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Jay-Z and Eminem lawsuits holding up sale of Weinstein Co.

The lawsuits essentially claim that Harvey Weinstein's former company can not be sold while it still owes its partners money.
Image: Rappers Jay-Z and Eminem perform together
Rappers Jay-Z and Eminem perform together at the launch of 'DJ Hero' in Los Angeles on on June 1, 2009.Kristian Dowling / Getty Images file

The sale of Harvey Weinstein's bankrupt movie and TV company is being stymied by lawsuits from rappers Jay-Z and Eminem.

The Weinstein Co., famed for producing Oscar-winning movies such as "The King's Speech" and "Shakespeare in Love," was expected to be sold to a Dallas-based company, Lantern Capital, a private equity firm specializing in acquiring midsize companies.

But new claims from the two musicians, among other legal problems, are holding up the proceedings. The lawsuits essentially claim that the firm can not be sold while it still owes its partners money.

The artists' separate lawsuits were filed in U.S. Bankruptcy Court in Delaware, where the Weinstein Co. filed for bankruptcy in March. A hearing was scheduled for Tuesday.

The lawsuit from Eminem, whose real name is Marshall Mathers, also involves his music label, Universal Music's Interscope Records, and suggests he is owed money for the "Southpaw" soundtrack and certain merchandising rights. The lawsuit alleges that only $48,000 in fees has been paid and that $352,000 in license fees are still owed.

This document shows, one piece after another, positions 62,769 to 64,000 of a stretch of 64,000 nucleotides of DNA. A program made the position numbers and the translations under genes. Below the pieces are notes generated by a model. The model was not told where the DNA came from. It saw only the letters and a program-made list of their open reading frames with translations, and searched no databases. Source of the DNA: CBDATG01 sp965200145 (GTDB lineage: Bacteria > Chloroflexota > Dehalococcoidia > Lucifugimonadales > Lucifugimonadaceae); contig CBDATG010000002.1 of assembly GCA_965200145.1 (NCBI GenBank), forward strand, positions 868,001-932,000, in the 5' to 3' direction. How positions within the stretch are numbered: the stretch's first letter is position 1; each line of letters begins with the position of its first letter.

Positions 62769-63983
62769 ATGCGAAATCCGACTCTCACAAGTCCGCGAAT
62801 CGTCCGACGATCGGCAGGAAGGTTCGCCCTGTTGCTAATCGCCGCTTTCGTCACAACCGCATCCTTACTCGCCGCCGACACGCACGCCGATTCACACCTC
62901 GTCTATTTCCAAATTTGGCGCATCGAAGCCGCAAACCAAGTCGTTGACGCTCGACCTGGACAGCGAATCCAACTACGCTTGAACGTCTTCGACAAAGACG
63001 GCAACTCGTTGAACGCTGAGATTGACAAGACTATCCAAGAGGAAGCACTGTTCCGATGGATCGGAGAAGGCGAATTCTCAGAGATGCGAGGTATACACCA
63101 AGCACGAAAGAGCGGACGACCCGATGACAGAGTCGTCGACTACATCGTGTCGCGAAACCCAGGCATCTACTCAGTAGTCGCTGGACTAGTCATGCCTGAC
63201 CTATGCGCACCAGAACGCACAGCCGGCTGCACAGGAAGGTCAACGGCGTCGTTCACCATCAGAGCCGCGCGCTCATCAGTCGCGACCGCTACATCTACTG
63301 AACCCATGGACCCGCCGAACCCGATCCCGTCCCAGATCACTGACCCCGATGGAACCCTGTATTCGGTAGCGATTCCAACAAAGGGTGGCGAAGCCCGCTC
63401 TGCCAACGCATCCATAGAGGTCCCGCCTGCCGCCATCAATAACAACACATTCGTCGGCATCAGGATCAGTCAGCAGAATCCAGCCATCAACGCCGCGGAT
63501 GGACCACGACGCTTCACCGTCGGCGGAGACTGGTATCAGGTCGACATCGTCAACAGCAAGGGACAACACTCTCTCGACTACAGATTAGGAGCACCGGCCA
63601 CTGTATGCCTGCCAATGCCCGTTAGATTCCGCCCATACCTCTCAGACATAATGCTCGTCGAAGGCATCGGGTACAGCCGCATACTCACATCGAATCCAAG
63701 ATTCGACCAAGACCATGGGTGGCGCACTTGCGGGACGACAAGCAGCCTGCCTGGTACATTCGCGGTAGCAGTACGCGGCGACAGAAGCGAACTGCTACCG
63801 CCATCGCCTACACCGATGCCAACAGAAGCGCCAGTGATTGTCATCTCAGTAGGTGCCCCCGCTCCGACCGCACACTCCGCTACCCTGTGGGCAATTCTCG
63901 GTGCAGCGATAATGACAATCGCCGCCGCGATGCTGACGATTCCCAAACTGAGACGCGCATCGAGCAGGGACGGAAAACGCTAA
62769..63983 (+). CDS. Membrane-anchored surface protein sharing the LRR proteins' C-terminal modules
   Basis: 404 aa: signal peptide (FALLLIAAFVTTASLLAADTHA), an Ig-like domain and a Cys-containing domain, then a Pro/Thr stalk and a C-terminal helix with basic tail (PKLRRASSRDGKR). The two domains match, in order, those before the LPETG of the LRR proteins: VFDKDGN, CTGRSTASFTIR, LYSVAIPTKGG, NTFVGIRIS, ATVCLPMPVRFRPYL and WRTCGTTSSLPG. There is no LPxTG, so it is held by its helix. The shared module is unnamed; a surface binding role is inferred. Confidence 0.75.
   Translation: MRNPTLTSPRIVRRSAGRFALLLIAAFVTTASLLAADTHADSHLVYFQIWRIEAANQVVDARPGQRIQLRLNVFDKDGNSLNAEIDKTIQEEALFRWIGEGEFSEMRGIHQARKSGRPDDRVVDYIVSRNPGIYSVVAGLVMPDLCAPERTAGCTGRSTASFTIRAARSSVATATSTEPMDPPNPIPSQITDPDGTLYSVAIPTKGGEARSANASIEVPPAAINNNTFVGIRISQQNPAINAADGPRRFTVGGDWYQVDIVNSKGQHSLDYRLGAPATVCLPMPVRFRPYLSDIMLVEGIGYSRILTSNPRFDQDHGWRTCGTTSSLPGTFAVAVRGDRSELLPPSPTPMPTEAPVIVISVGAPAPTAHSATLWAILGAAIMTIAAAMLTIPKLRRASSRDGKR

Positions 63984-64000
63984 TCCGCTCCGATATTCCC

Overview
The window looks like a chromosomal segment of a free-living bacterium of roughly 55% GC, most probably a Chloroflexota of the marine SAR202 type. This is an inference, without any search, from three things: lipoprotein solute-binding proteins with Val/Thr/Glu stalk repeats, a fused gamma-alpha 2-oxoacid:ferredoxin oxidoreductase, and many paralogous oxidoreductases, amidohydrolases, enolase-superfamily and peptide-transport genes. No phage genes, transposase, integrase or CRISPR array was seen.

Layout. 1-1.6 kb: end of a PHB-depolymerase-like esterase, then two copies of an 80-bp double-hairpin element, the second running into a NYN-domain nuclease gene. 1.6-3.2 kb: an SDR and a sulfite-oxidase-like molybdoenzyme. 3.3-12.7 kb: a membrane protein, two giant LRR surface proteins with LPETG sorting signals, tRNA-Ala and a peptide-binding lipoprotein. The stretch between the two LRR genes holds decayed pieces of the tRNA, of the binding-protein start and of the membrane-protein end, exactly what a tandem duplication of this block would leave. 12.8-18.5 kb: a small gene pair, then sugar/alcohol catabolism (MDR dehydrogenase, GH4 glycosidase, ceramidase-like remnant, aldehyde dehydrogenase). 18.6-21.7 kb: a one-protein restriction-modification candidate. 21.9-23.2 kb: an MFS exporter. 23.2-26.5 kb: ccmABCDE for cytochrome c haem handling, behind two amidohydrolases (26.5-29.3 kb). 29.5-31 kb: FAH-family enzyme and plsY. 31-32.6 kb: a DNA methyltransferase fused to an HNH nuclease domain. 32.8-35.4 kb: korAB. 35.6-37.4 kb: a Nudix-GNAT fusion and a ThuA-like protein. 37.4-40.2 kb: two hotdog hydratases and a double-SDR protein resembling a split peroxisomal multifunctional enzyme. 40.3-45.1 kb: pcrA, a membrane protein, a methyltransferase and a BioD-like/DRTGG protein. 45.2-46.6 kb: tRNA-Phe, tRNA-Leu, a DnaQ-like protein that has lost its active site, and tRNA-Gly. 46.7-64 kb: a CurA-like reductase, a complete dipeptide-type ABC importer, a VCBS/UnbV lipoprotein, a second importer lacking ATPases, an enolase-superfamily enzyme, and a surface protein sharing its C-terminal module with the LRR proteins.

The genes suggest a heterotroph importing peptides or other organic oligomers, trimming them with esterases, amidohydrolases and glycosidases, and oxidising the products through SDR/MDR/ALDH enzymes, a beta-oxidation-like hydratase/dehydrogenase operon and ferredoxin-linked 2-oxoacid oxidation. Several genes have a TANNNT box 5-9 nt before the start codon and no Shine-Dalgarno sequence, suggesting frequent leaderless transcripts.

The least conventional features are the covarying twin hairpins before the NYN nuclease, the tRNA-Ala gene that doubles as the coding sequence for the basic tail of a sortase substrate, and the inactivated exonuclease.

Weinstein doesn't have licenses to use the music and therefore can't sell them to a new owner, according to the lawsuit.

Lawyers for Jay-Z, whose real name is Shawn Carter, are claiming unpaid pilot fees on two projects, one titled "Kalief Browder Project," and a second called "Trayvon Martin Project." Both are listed as assets to be sold, according to the lawsuit. The lawsuit claims that Jay-Z is owed $240,000 for each project.

Weinstein is no longer employed by the once-hallowed, New York-based independent movie company that he co-founded and still bears his name, and he is also being sued by actress Ashley Judd for defamation and sexual harassment.

Weinstein is fighting his former company for access to his emails in order to defend himself against a series of sexual harassment claims. Harvard law professor Alan Dershowitz is helping with that effort.

The law firm representing the Weinstein Co. in its bankruptcy proceeding didn't immediately return a call and email for comment, nor did a public relations firm representing the Weinstein Co.